He repeated that sentiment in a recent phone conversation. Jenks and others helped me understand Everett's unusual ability to make friends, to keep friends and to inspire with his words—and those are true gifts. Many also credit him with being among the first to see the intrinsic value of the canyonlands, beyond what could be extracted from them for industry and profit.

But I also think about Everett's brother, Waldo. I interviewed him in 1997, too, and recall the anguish in his voice as he talked about how the years had piled up with no good evidence of what happened to his little brother.

The responsibility for that rests with Everett. He cannot, of course, be held responsible for his own murder. But if he plotted his disappearance—his own words are hard to dispute—it was an act of singular self-indulgence, as were the mounting risks he took. He was unconcerned about the impact his actions might have on those who cared as deeply for him as he did for his grand purpose.

His parents, distraught, unable to let go, prevailed upon California-based Desert magazine and other media to cover the story, believing the exposure might yield valuable clues. But ultimately, his mom, Stella Knight Ruess, a noted California art patron, and his father, Christopher, a graduate of Harvard and Harvard Divinity School, died not knowing what happened to their boy.

Brian Ruess says his grandparents and dad never expressed any discontent with Everett's choices, and, in fact, encouraged him. But they also never stopped thinking about Everett, grieving over his absence, even funding searches to find him. Waldo died in 2007 at age 98, nine months before Denny found the grave.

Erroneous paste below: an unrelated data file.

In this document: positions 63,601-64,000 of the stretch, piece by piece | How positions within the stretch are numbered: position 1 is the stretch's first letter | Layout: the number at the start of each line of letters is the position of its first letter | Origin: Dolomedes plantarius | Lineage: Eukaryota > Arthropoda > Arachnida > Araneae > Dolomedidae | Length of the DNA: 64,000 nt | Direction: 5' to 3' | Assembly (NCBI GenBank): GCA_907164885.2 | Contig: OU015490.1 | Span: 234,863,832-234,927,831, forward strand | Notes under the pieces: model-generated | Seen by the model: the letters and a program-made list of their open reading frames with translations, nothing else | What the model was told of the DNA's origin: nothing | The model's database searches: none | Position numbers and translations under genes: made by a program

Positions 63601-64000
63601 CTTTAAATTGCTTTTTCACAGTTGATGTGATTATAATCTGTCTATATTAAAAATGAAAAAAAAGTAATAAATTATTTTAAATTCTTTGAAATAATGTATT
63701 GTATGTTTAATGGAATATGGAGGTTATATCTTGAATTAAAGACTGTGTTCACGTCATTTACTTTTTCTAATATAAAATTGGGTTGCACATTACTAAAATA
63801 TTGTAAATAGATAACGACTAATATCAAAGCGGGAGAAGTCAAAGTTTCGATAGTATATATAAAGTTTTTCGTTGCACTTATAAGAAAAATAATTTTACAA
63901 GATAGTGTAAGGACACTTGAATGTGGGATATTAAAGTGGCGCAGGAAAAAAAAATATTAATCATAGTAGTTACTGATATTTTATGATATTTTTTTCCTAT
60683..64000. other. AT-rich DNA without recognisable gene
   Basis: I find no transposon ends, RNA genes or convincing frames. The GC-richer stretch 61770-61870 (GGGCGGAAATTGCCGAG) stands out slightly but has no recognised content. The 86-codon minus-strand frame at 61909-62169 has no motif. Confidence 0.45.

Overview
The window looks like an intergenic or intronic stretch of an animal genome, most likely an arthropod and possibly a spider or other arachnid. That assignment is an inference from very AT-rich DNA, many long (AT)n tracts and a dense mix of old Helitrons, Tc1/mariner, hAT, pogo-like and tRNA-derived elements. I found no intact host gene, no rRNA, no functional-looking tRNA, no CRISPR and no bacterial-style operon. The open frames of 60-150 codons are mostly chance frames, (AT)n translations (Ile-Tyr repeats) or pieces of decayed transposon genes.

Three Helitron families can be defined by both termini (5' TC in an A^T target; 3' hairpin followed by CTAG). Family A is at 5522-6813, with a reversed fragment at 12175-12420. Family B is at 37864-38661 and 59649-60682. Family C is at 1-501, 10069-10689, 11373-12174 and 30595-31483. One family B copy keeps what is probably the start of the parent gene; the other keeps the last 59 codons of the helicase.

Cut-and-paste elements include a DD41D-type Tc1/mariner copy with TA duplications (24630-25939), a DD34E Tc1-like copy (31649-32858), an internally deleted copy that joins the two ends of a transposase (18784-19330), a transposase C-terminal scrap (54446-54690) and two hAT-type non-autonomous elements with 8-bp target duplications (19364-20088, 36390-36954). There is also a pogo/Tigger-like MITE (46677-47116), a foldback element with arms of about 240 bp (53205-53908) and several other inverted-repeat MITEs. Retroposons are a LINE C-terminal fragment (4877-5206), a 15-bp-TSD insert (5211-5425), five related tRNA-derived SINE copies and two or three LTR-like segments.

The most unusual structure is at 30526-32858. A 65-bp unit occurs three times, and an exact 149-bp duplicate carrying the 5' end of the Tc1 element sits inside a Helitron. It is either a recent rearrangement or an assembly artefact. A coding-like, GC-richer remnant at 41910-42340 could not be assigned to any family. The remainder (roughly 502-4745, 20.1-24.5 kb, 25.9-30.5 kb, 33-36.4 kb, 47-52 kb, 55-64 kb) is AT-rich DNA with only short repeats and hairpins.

I still remember Waldo telling me, "Everett was quoted saying he lived life to the fullest and left nothing undone. How many people can say that?"

I'm sure Waldo believed that. But I'm sure the loss hurt deeply, too.

I keep thinking back to that phrase I used 12 years ago—Kerouac of the canyonlands. My reference to the celebrated writer seems even more apt now, although in a way I never intended back then. If you read Jack Kerouac's most famous book, On the Road, as a young man, you can't help but be carried away by its wild energy, the frenetic pulse of it. But read it again past middle age, and it comes across as booze-drenched nonsense, a cry against conformity that sounds shrill and manufactured.

Everett's story compares in one important way: It, too, is for the young. His goal of finding beauty and freedom in nature is too romantic a brew, too hopelessly adolescent to withstand withering reality. Nature, after all, includes human beings, and Everett's much-touted luck ended when he ran into the wrong ones.

The Ruess family plans to spread his remains in the ocean off Santa Barbara.

Reality has been harsh for the Nez family, too. Denny suspects Daisy's involvement with Everett, in helping her grandfather acquire a lock of his hair for the curing ceremony, contributed to her current illness.

She is now suffering from cancer herself and is, according to Denny, in her last days. He worries that down the road, his visits to Everett's grave might cause him sickness, too. "But I was careful not to touch anything, so I might be all right," he says.

Even so, he has no regrets, believing that after so many years of being missing, Everett was ready to be found.

After locating the grave, Denny went to his mom's house, jumped on a Bobcat grader and went to work smoothing her access road. As he labored, the day fell away, the gathering darkness mixing with the magical colors of the canyonlands to create an unusually beautiful sunset. Denny stopped to watch, and reflecting back on that moment, he says, "I think it was Everett. He was telling me how glad he was to be found."

Maybe Everett has matured, too.

Comments (5)

Add a comment

Add a Comment

Tucson Weekly

Best of Tucson Weekly

Tucson Weekly